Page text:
You then use their platforms to perform VAT reporting and remittance on a quarterly basis.

Always Store Pieces of Evidence

You must collect two pieces of evidence that confirm your customer’s location and keep them on file for 10 years. This evidence could be:

  • the billing address of the customer (valid only if provided by a 3rd party)
  • location of the customer’s bank
  • country of credit card issuance
  • the Internet Protocol (IP) address of the device used by the customer or any method of geolocation
  • country of the SIM card (in cases where the purchase was made on a mobile device)
  • the location of the customer’s fixed land line through which the service is supplied to him
  • other commercially relevant information (e.g. product coding information which electronically links the sale to a particular jurisdiction)

If you’re a business in the EU with less than 100,000 EUR in cross-border sales of digital products annually, then you only need to collect one piece of customer location evidence. All evidence must be gathered from a third party, such as the bank or IP address, and not from the customer directly. After all, the customer could twist the facts to evade paying tax.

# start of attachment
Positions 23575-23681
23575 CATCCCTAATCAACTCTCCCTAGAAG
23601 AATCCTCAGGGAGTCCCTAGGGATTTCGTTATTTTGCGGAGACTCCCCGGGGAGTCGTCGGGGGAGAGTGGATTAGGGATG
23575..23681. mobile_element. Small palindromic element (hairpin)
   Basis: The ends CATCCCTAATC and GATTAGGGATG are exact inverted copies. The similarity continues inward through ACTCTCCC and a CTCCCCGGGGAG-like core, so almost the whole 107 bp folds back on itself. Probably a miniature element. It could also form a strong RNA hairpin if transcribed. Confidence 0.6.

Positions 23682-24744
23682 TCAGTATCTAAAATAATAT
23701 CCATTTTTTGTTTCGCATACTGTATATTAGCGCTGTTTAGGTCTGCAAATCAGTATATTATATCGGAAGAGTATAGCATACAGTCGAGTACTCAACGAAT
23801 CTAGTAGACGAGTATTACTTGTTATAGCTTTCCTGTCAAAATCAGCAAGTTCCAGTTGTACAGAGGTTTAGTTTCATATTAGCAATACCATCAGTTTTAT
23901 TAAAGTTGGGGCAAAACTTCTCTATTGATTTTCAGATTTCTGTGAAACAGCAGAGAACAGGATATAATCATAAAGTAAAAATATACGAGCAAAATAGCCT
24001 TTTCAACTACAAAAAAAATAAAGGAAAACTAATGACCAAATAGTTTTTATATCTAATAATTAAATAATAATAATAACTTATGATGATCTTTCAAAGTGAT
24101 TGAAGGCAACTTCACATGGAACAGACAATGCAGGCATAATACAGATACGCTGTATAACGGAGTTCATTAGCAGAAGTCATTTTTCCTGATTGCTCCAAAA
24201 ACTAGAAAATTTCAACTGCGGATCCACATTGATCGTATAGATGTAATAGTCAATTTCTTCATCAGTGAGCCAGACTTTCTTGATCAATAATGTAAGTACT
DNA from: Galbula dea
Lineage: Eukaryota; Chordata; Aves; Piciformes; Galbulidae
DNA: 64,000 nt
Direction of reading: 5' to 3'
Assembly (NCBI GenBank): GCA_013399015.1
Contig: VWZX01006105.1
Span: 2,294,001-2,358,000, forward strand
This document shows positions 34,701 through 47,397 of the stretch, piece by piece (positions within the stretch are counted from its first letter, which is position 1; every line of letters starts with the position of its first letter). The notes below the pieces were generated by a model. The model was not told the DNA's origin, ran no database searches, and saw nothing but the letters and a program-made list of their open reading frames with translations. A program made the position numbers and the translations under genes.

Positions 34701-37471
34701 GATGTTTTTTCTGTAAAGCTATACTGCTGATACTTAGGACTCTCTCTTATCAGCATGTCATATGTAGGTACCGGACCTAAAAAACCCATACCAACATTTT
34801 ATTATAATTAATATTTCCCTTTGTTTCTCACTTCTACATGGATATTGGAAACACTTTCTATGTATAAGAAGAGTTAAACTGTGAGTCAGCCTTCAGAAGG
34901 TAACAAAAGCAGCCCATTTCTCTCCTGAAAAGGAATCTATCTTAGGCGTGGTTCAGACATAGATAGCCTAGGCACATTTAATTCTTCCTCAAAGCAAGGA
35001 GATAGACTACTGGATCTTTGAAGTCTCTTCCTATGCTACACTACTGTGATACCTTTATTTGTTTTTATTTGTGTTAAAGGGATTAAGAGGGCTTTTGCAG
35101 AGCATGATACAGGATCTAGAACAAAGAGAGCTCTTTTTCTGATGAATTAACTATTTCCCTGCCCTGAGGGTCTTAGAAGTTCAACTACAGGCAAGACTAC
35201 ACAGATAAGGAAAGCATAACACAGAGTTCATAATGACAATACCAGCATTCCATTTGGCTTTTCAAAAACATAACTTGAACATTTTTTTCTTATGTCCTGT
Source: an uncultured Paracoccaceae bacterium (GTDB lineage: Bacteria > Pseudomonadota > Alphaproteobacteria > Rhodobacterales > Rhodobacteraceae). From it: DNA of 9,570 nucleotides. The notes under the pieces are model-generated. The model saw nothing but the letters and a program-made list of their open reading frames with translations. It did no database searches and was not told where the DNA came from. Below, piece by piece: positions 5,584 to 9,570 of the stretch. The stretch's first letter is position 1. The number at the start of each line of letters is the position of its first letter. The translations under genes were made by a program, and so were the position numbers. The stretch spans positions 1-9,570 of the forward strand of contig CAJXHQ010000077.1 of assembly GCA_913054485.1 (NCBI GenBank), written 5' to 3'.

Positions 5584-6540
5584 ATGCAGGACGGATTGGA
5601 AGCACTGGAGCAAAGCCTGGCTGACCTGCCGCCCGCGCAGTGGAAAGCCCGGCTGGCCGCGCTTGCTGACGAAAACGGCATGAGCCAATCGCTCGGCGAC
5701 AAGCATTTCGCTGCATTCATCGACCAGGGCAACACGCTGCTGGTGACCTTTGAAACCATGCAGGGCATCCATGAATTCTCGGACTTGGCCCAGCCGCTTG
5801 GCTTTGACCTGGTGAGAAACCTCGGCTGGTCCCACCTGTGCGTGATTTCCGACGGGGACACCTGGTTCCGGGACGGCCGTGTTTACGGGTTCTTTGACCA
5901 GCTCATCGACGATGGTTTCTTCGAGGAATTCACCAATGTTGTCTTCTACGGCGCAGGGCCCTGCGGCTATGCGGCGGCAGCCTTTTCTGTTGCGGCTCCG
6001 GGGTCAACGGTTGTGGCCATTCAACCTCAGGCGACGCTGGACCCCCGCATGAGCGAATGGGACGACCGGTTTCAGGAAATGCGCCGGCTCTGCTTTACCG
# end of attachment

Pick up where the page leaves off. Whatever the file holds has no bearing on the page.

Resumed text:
How Vatstack Automates Your Checkout Process

When you’re working on a checkout process, you can plug in Vatstack Quotes to automatically calculate the total price and the VAT due for every sale. It works seamlessly via API. It takes the tax treatment settings you had configured in your dashboard and matches it against your customer.

All you need to do is supply the API with relevant data about what your customer enters into your form. The API’s response contains all the information you need to charge the correct price. In order to be compliant and look legit to your EU customer, you would show the VAT rate determined based on their IP address and offer an input field for their VAT number.

If you want to learn more about the exact implementation, please check out our API documentation for Vatstack Quotes.